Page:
Lakeshore store rammer had similar charges dropped in 2015

Why were Krueger's charges dropped?

GRAND HAVEN, MICH. - The man who drove his truck into the US Coast Guard station in Grand Haven and set fire to his parent’s property in Mears in 2015, had charges dropped after he pleaded not guilty by reason of insanity. 

Matthew Krueger, 35, is now facing new charges in Oceana County after driving his truck into a Shopko store on Wednesday.

Back in 2015, Krueger spent several months in jail as his criminal case played out in both Oceana and Ottawa Counties. His mental health was in question.

►Related: Man who drove through store previously crashed into Coast Guard station

After two Psychological evaluations, he was labeled mentally ill and legally insane. According to court documents, Krueger's problems started long before he set fire to a building on his parent’s property. He moved-in with them in 2014, due to his mental health issues.

On February 7, 2015, Krueger told investigators that he wanted to commit suicide. He set is parents pole barn on fire, but after having doubts, he got in his truck and headed south. At that point, he became paranoid that a bomb was in his truck. 

Krueger called 911 and said he was going to drive his truck into US Guard station in Grand Haven -- the morning of February 8, he did. Witnesses say he looked crazed and said "Help me, help me, you need to protect me. They made me do it."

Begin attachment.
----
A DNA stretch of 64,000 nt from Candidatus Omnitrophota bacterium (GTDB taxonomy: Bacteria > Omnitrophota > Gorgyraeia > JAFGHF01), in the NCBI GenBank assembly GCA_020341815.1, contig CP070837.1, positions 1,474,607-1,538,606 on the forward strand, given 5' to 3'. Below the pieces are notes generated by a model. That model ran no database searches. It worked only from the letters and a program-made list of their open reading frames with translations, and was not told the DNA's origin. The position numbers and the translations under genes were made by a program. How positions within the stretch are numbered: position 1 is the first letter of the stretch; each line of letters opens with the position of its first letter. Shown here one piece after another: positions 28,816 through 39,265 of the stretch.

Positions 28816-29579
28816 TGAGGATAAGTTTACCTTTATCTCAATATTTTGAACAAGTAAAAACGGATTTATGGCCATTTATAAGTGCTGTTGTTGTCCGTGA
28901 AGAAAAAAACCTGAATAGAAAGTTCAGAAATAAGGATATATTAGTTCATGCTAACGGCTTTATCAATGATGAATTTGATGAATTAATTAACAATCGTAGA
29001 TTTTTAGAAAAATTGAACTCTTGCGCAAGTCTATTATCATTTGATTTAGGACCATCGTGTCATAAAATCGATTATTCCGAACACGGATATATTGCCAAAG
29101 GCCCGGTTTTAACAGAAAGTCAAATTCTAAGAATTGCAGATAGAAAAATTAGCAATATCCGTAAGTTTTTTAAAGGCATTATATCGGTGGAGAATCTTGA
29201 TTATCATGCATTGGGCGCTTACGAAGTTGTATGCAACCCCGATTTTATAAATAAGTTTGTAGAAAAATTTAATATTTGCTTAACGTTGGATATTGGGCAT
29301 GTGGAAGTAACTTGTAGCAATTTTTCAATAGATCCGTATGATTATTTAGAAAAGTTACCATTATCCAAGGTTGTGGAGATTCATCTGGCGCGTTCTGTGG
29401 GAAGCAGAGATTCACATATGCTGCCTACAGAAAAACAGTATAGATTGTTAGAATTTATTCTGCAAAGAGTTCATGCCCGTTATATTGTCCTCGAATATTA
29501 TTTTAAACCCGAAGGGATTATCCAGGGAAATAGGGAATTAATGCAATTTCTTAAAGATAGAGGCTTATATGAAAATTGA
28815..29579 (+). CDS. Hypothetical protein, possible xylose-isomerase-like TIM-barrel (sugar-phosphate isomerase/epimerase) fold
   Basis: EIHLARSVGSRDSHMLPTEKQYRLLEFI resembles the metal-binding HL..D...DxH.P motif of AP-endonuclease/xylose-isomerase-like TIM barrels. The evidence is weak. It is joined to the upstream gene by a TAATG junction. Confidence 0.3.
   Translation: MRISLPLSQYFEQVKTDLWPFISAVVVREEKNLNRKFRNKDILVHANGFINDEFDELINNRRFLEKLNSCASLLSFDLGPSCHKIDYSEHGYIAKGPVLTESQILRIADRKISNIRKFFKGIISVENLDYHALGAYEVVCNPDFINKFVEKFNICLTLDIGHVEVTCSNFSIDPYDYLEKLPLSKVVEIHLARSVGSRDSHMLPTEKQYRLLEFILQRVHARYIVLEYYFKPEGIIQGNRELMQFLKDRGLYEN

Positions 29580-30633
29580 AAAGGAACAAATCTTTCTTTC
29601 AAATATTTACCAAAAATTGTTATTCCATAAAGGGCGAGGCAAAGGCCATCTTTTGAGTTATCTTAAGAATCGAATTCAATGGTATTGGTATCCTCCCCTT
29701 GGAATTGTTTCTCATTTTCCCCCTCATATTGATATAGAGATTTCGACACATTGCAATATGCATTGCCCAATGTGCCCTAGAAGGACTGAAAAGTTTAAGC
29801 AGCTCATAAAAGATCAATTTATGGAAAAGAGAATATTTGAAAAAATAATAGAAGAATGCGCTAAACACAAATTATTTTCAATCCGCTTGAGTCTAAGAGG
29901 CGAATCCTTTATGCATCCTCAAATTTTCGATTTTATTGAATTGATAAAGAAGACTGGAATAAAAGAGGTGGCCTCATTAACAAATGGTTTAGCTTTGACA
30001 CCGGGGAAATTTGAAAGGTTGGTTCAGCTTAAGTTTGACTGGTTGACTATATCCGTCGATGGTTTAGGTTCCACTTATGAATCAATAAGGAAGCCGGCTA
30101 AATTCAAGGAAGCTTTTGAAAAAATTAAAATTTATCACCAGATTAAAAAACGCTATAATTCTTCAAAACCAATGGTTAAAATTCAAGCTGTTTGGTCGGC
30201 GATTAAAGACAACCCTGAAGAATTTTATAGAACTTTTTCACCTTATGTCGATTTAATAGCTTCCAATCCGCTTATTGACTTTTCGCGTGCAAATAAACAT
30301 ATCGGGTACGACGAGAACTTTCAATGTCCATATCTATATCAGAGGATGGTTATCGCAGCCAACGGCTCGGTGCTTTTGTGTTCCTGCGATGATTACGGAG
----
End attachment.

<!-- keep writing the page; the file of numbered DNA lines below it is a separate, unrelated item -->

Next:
Oceana County Prosecutor Joe Bizon said he was concerned about Krueger’s mental health in 2015, when he was charged with arson. He was also charged with two felonies in Ottawa County; threat of terrorism and malicious destruction of property. Krueger was ordered to under a psychological evaluation. "There is a very narrow and medical definition of legally insane," Bizon says.

The first doctor said Krueger was not "intellectually disabled, but was suffering from delusions and was mentally ill".

A second, independent doctor confirmed the first evaluation. She said Krueger was not criminally responsible for the events of February 8. "If someone is mentally ill to point of where they are not criminally responsible, their case gets converted into a mental health case," the doctor said.

Krueger eventually plead not guilty by reason of insanity and his criminal charges were dismissed. He was referred to a mental institution for 60 days.

Krueger was sent to the Michigan Center for Forensic Psychiatry in Ann Arbor. Bizon said he didn't know when Krueger was released and was surprised to hear that he was back in town.

According to the Michigan Department of Community Health, notifications are required to be made to victims, but not law enforcement.

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